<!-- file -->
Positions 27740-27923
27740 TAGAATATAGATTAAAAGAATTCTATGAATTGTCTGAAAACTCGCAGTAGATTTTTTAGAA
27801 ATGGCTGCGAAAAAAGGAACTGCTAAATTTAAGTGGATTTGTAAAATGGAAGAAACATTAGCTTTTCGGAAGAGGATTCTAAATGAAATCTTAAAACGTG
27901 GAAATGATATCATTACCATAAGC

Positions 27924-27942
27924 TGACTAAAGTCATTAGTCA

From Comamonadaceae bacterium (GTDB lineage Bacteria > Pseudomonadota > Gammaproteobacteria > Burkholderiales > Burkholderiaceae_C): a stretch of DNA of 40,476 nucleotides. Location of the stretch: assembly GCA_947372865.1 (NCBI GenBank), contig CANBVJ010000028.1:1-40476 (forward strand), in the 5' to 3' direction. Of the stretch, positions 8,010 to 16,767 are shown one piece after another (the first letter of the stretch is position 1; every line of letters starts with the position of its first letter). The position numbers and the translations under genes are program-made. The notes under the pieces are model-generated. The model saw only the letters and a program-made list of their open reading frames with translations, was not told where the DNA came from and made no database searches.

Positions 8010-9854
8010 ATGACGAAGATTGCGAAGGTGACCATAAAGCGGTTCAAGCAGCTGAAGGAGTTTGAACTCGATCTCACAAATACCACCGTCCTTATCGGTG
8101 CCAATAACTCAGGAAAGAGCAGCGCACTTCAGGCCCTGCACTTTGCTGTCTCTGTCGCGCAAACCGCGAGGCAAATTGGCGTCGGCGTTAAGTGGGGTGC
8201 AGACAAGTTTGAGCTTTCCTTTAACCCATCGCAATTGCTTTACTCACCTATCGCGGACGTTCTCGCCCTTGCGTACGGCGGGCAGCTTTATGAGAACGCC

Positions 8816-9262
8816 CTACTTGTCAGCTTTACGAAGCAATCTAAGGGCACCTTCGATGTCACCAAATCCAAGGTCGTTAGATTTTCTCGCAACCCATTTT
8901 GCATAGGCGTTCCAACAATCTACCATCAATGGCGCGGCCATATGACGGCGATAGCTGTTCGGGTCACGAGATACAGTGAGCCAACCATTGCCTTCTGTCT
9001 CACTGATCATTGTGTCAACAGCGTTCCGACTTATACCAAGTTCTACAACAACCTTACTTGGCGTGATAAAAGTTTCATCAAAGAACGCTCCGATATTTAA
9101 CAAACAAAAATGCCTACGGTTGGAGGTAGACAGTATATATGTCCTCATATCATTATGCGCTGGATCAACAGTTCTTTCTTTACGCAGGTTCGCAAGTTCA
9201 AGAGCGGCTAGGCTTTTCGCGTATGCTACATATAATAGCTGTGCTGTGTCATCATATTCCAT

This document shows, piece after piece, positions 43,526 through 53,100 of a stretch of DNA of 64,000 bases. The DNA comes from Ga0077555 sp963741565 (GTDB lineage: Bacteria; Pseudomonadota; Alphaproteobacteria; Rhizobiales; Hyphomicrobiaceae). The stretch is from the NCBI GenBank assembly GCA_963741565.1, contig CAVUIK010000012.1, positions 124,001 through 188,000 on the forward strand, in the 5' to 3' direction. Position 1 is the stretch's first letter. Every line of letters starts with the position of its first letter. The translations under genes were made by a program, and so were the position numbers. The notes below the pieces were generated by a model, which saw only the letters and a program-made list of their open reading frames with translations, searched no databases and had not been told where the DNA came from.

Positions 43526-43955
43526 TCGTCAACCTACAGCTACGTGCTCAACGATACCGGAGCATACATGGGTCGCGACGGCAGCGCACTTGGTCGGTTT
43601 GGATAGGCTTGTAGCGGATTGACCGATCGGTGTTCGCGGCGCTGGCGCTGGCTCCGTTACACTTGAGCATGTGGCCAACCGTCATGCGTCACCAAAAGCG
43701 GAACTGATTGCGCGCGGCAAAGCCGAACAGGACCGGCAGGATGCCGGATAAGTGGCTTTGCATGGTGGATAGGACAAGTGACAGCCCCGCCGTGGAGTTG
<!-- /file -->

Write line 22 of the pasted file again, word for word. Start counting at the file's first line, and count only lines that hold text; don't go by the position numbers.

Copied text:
43701 GAACTGATTGCGCGCGGCAAAGCCGAACAGGACCGGCAGGATGCCGGATAAGTGGCTTTGCATGGTGGATAGGACAAGTGACAGCCCCGCCGTGGAGTTG